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Kernicterus Case Study: BJ's Story
With JMW's help a young boy has been awarded compensation following wrong advice from medical professionals, resulting in Kernicterus.
BJ was just two days old when he became jaundiced. His mother mentioned it to the community midwife, but was reassured that it was normal for babies of Asian descent.
Negligent advice from a midwife
The midwife advised BJ's mother to put him in sunlight – action that would have no impact at all. When the midwife returned the following day BJ's jaundice was severe, and a blood test revealed his liver was not working properly. His family rushed him to hospital, but it was now too late to stop the jaundice from causing kernicterus brain damage.
BJ is now permanently disabled. He struggles to communicate, relies on the use of a wheelchair, and has severe learning difficulties. He will never go on to achieve the normal things that other children take for granted.
“What happened to our son has been extremely upsetting for the family, but we have pulled together, and tried to cope the best we can,” says BJ's father. "He needs constant care and sometimes it is a struggle to meet his needs, as well as those of the rest of family. Kernicterus is preventable – that’s the tragedy here. Parents need to be pushy when their child is jaundiced and ensure that it is taken as something potentially very serious. Likewise midwives should immediately link jaundice with the risk of brain damage, and take the necessary steps to ensure it is treated in time.”
Has your baby also suffered kernicterus due to the negligence of medical staff?
To speak to a member of the team at JMW, simply call us on 0800 054 6512 or complete our online enquiry form and allow us to contact you. We will discuss your situation with understanding and care, and help you get the outcome you deserve.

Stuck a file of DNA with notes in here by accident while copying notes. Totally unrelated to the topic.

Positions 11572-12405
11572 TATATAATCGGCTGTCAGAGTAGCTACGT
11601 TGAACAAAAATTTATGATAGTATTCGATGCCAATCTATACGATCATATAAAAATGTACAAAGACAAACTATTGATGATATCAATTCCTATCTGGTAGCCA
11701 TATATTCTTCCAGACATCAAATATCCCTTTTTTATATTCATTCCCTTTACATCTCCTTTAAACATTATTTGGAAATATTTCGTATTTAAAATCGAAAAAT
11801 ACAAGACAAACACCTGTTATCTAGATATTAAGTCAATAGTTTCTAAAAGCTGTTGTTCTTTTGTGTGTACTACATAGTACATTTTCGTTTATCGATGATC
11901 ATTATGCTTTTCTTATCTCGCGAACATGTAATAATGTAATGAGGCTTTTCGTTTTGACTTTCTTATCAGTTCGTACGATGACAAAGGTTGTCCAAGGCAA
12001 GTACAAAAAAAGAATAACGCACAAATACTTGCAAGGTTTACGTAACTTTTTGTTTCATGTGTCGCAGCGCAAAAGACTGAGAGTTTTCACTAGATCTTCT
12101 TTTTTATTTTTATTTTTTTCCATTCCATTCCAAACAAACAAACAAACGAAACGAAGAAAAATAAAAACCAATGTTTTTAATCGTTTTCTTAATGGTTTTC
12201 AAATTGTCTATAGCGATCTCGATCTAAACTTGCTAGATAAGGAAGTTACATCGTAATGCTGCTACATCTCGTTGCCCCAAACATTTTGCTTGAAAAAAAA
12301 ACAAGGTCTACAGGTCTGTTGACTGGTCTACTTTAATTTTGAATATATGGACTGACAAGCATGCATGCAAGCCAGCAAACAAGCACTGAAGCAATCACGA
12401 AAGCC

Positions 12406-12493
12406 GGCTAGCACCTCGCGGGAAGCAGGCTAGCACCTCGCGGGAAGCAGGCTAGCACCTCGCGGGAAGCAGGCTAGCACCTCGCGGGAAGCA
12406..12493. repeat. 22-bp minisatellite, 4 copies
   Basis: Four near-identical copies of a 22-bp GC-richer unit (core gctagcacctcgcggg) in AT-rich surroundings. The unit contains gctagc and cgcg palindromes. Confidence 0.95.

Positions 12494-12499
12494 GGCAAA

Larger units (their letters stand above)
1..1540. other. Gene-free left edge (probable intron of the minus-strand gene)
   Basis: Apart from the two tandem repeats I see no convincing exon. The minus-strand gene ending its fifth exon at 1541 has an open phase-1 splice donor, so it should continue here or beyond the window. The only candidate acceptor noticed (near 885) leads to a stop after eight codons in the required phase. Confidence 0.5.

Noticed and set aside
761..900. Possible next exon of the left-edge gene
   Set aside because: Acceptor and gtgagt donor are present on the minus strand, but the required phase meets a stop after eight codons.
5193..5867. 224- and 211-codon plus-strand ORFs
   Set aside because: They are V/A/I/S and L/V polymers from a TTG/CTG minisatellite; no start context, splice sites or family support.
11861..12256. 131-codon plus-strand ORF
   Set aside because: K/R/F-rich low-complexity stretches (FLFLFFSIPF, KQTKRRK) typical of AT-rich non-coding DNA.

More Case Studies
Eddie Jones, head of medical negligence at JMW and a specialist kernicterus solicitor, has secured £15 million in compensation for a boy who suffered severe kernicterus brain damage when jaundice he developed as a newborn went untested and untreated. The settlement will cover the cost of the lifetime of specialist care the boy requires.
Midwife jaundice failures cause severe kernicterus brain damage in baby –significant compensation to be agreed
Eddie Jones, head of medical negligence at JMW and a specialist kernicterus solicitor, has won a case for a four-year-old boy who suffered severe kernicterus brain damage after a midwife failed to arrange a blood test when he developed jaundice as a newborn. Eddie is now negotiating a compensation package that will cover the cost of the specialist care, accommodation and equipment for the rest of his life.
A seven-year-old boy has received more than £8 million after a failure to treat Kernicterus Bilirubinaemia following a High Court Approval Hearing.
Harvey suffered devastating brain damage as a newborn baby after a community midwife failed to take action on his newborn jaundice. He was left with cerebral palsy and will never be able to live independently or hold down a job. The specialist solicitors at JMW secured £4.5 million in compensation to help Harvey to cope with his disabilities.
Eddie Jones, head of medical negligence at JMW, won a case on behalf of one-year-old Flynn, paving the way for significant compensation to be secured to cover the cost of his care. Flynn suffered catastrophic brain damage after midwives failed to take action on his newborn jaundice.
Vasili Kalisperas, of Worcestershire, was born a perfectly healthy baby boy in May 2012 and just a few hours after his birth he and his mother Elena were allowed to go home. However his family’s joy turned to disbelief, sadness and anger when two days later he sustained catastrophic kernicterus brain damage.
CP cannot stand or walk and has severely impaired eyesight. CP has kernicterus, the result of jaundice that was not treated appropriately.
BJ was two days old when he became jaundiced. He is now five and is permanently disabled, which could have been prevented had his jaundice been treated appropriately.
One of a pair of premature twins was born suffering from kernicterus bilirubinaemia. Doctors at the Lancaster Royal Infirmary failed to manage the condition correctly resulting in brain damage to the child
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